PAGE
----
Important Changes for Landlords from 1st October 2015 | Curtis Parkinson

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Important Changes for Landlords from 1st October 2015

With the new Deregulation Act 2015 some important changes are coming into force on 1st October 2015 regarding section 21 notices, and landlords’ further responsibility to tenants. The rules really affect ASTs (‘assured short hold tenancies’) that begin on or after 1st October 2015.


For ASTs starting before 1st October 2015

In relation to serving Section 21 Notices:

  • Landlords can still serve a section 21 notice at any time during the tenancy.
  • There is no change to the form of the section 21 notices you use.
  • There is no time limit after which a section 21 notice expires – unless you give your tenants a new fixed term tenancy, or arguably if you change the terms and conditions of the tenancy, for example by increasing the rent.

For older tenancies, the rules above will change in October 2018 to the rules set out below.


For ASTs starting on or after 1st October 2015

Most importantly, for ASTs that begin on or after this date, you now need to provide the following documents to tenants at the start of each fixed term tenancy:

  • Gas appliance safety certificate.
  • An energy performance certificate (EPC).
  • The government’s document called ‘How to rent: The checklist for renting in England’ – Go to How to Rent Checklist

In relation to serving section 21 notices:

  • Landlords can only serve a section 21 notice after 4 months of the first tenancy.
  • The form of the section 21 notice has to be in the new ‘prescribed form’ (available online before 1st October 2015).
  • 6 Month limit after which a section 21 notice expires, at the present time running from the date of service.
  • Any health and safety improvement notice served by the local authority means that no section 21 notice can be served for 6 months.


Complaints about the property:

Any complaint in writing from the tenant, about the condition of a property, has to be responded to by the landlord within 14 days. The landlord must set out in his reply what they intend to do in response to the complaint and the estimated timeline any repair work.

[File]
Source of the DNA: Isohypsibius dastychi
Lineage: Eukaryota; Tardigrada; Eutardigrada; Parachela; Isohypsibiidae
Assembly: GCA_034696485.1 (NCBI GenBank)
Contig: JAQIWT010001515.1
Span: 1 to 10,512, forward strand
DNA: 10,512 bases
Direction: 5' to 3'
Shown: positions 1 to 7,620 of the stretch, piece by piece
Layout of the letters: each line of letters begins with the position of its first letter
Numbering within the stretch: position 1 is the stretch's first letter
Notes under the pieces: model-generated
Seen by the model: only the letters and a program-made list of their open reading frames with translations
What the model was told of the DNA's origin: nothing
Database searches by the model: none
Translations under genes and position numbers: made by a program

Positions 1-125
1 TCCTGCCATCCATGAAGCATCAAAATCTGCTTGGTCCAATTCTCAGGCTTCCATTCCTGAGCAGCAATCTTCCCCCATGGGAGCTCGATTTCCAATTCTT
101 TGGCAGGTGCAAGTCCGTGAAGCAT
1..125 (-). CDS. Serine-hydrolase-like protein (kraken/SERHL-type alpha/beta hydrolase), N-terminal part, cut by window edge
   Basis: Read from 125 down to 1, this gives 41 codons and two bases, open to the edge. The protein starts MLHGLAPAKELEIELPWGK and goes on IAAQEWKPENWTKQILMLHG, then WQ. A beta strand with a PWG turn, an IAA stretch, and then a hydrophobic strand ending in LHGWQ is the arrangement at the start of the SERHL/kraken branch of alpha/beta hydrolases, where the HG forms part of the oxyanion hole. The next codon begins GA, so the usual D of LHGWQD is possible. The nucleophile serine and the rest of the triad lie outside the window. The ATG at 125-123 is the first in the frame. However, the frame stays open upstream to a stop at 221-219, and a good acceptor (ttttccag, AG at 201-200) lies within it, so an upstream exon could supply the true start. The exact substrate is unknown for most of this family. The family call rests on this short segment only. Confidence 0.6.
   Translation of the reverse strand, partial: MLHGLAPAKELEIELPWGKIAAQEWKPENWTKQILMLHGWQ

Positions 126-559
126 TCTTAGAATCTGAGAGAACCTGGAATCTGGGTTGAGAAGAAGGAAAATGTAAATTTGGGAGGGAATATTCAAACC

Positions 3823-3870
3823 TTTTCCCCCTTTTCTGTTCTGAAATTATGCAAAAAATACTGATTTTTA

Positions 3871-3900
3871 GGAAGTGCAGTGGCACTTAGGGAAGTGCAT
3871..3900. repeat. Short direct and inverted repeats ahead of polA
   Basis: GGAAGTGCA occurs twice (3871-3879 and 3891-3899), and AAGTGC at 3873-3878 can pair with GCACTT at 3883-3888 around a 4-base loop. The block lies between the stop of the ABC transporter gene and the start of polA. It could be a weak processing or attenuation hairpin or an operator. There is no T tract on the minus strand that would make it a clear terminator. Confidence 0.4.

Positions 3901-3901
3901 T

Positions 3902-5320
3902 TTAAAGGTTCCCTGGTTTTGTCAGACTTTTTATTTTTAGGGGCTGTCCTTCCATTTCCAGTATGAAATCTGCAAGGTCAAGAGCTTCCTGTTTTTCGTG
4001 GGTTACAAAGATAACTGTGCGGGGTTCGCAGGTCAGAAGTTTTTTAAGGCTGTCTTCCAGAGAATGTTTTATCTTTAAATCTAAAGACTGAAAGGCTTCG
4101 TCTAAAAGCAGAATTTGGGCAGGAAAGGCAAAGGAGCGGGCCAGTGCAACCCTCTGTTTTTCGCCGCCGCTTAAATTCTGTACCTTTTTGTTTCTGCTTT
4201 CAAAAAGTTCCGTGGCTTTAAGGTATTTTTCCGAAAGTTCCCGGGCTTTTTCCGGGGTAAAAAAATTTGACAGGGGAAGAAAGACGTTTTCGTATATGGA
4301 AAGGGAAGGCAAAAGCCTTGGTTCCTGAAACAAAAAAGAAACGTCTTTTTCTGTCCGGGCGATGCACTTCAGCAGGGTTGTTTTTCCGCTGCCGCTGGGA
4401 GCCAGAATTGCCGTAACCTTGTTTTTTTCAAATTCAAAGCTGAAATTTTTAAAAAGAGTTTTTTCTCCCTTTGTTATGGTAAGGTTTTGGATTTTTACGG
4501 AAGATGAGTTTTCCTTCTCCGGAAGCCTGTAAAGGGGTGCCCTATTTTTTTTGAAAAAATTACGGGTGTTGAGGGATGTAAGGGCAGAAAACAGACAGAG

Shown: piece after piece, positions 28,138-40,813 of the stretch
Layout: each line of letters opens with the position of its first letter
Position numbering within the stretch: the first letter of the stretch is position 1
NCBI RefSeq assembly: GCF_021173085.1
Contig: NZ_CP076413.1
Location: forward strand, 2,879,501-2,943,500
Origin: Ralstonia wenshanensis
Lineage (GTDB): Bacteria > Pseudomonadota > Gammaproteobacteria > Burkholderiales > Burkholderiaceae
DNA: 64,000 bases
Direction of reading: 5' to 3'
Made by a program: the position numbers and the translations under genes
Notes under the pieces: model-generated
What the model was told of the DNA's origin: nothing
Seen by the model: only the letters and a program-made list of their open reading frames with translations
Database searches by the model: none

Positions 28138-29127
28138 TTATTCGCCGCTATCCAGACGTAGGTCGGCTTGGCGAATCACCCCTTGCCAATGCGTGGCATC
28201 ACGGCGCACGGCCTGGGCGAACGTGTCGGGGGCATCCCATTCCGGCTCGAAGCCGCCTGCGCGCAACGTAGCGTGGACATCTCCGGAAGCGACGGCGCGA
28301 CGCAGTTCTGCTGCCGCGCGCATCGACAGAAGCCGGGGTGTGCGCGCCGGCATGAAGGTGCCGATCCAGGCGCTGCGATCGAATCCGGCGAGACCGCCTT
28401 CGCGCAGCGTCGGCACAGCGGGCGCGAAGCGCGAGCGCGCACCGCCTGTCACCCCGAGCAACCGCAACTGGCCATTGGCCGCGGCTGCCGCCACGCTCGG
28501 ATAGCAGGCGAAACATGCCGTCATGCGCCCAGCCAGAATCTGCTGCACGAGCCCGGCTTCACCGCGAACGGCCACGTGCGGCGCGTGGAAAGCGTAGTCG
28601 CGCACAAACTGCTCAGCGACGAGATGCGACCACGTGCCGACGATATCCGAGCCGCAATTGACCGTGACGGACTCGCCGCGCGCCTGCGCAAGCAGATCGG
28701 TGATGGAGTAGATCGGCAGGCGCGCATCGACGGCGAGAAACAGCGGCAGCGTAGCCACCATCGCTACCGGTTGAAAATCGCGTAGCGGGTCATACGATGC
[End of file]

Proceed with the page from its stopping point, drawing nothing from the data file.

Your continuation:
If the landlord either fails to reply to the written complaint, gives an inadequate reply, or serves a section 21 notice, the tenant can complain to the local authority, who must inspect the property.

In the event of the local authority inspecting the property, it can either serve a remedial notice or carry out emergency remedial action.

At this point, the landlord’s rights to evict under section 21 will be held in limbo, since:

  • No section 21 notice previously served will be valid.
  • No further notice may be served for 6 months.
  • However, the landlord can still serve a section 8 notice, but given the repair issues, the tenant may take the opportunity to try and counterclaim to prevent possession and claim damages.

Smoke Alarms

Each floor of each property requires a functioning smoke alarm from 1st October under The Smoke and Carbon Monoxide Alarm (England) Regulations 2015.

Deposits

If a landlord took a deposit after 6th April 2007, but missed the deadline to get it registered by 23rd July 2015, then this is how the law stands.

If the landlord has not registered a deposit in a government-backed deposit scheme within 30 days of receiving the money, the landlord has to return the deposit money to the tenant immediately, as until the landlord does so they cannot serve a Section 21 Notice.

If the prescribed information relating to the deposit has not been given to the tenants and any other relevant persons within 30 days of the deposit being received, then the landlord cannot serve a section 21 notice. (‘relevant person’ presumably means guarantors, or anyone who helped pay for the deposit).

However, so long as the deposit money has been put into a scheme within 30 days, the ‘prescribed information’ relating to the deposit can be served at a later date, which then allows the landlord to serve a section 21 notice.

Do not expect the deposit scheme to provide the ‘prescribed information’ to the tenants, whatever the scheme suggests it might do. It is the landlord’s explicit responsibility to make sure all relevant persons receive the prescribed information. If in any doubt whatsoever, serve the documents yourself, keeping good evidence of having done so.

Also, check with the scheme what documents constitute the prescribed information. The website of one deposit scheme is far from clear what documents to use. If you are not clear, ring the scheme.

Notwithstanding these difficulties over section 21 notices, any deadlines for compliance with the rules that are missed mean that the landlord will be liable to the tenant for between one and three times the amount of the deposit, should the tenant bring a claim, or a counterclaim.

 

For advice about the new changes or any other tenancy queries,
please contact us on 01159 647740.

Email: law@curtisparkinson.com

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Please note that all views, comments or opinions expressed are for information only and do not constitute and should not be interpreted as being comprehensive or as giving legal advice. No one should seek to rely or act upon, or refrain from acting upon, the views, comments or opinions expressed herein without first obtaining specialist, professional or independent advice. While every effort has been made to ensure accuracy, Curtis Parkinson cannot be held liable for any errors, omissions or inaccuracies.

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